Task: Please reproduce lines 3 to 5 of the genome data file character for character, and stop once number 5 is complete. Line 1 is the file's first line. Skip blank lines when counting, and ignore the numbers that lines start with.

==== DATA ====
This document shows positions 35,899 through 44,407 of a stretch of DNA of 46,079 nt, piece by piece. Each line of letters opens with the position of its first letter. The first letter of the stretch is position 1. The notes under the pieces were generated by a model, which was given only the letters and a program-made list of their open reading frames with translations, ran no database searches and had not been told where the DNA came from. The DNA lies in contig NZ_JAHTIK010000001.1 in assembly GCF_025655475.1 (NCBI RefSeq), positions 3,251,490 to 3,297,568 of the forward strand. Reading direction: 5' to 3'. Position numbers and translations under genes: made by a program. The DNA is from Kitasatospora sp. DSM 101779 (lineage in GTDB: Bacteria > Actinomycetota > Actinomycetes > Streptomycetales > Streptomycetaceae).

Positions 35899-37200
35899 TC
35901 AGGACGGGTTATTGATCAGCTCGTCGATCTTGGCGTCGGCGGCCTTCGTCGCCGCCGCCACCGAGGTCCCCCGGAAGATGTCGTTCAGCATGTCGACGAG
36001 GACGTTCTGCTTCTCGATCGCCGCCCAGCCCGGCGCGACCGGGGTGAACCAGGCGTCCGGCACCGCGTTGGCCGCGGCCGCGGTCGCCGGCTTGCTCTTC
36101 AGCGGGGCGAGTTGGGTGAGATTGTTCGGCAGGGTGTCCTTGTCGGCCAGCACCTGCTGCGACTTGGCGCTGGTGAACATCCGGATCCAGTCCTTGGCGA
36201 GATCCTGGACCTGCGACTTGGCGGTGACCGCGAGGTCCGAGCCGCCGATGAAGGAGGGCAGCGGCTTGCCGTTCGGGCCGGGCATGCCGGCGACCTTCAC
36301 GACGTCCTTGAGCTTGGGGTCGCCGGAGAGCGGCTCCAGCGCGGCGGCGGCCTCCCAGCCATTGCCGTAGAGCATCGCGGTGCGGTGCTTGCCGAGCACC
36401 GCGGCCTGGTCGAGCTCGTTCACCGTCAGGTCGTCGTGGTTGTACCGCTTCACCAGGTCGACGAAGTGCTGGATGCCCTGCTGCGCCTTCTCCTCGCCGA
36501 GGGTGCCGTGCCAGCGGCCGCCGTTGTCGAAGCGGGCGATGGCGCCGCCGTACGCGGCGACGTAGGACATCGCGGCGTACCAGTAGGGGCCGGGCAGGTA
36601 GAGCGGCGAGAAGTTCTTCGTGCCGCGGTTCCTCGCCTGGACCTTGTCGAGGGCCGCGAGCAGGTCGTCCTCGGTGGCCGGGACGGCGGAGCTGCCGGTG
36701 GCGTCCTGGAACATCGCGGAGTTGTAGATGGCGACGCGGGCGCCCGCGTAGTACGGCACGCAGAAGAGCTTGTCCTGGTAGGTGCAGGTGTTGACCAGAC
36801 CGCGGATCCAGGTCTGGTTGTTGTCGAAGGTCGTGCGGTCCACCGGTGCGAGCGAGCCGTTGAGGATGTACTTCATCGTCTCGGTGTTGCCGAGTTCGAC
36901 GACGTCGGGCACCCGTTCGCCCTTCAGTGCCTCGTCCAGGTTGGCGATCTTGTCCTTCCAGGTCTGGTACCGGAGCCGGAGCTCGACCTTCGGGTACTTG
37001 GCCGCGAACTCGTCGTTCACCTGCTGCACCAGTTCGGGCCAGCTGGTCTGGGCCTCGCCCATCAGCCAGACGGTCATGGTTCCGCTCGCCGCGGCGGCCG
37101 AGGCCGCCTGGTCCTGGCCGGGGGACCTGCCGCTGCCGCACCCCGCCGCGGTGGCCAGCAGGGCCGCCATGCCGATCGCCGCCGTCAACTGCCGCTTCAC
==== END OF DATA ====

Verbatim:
35899 TC
35901 AGGACGGGTTATTGATCAGCTCGTCGATCTTGGCGTCGGCGGCCTTCGTCGCCGCCGCCACCGAGGTCCCCCGGAAGATGTCGTTCAGCATGTCGACGAG
36001 GACGTTCTGCTTCTCGATCGCCGCCCAGCCCGGCGCGACCGGGGTGAACCAGGCGTCCGGCACCGCGTTGGCCGCGGCCGCGGTCGCCGGCTTGCTCTTC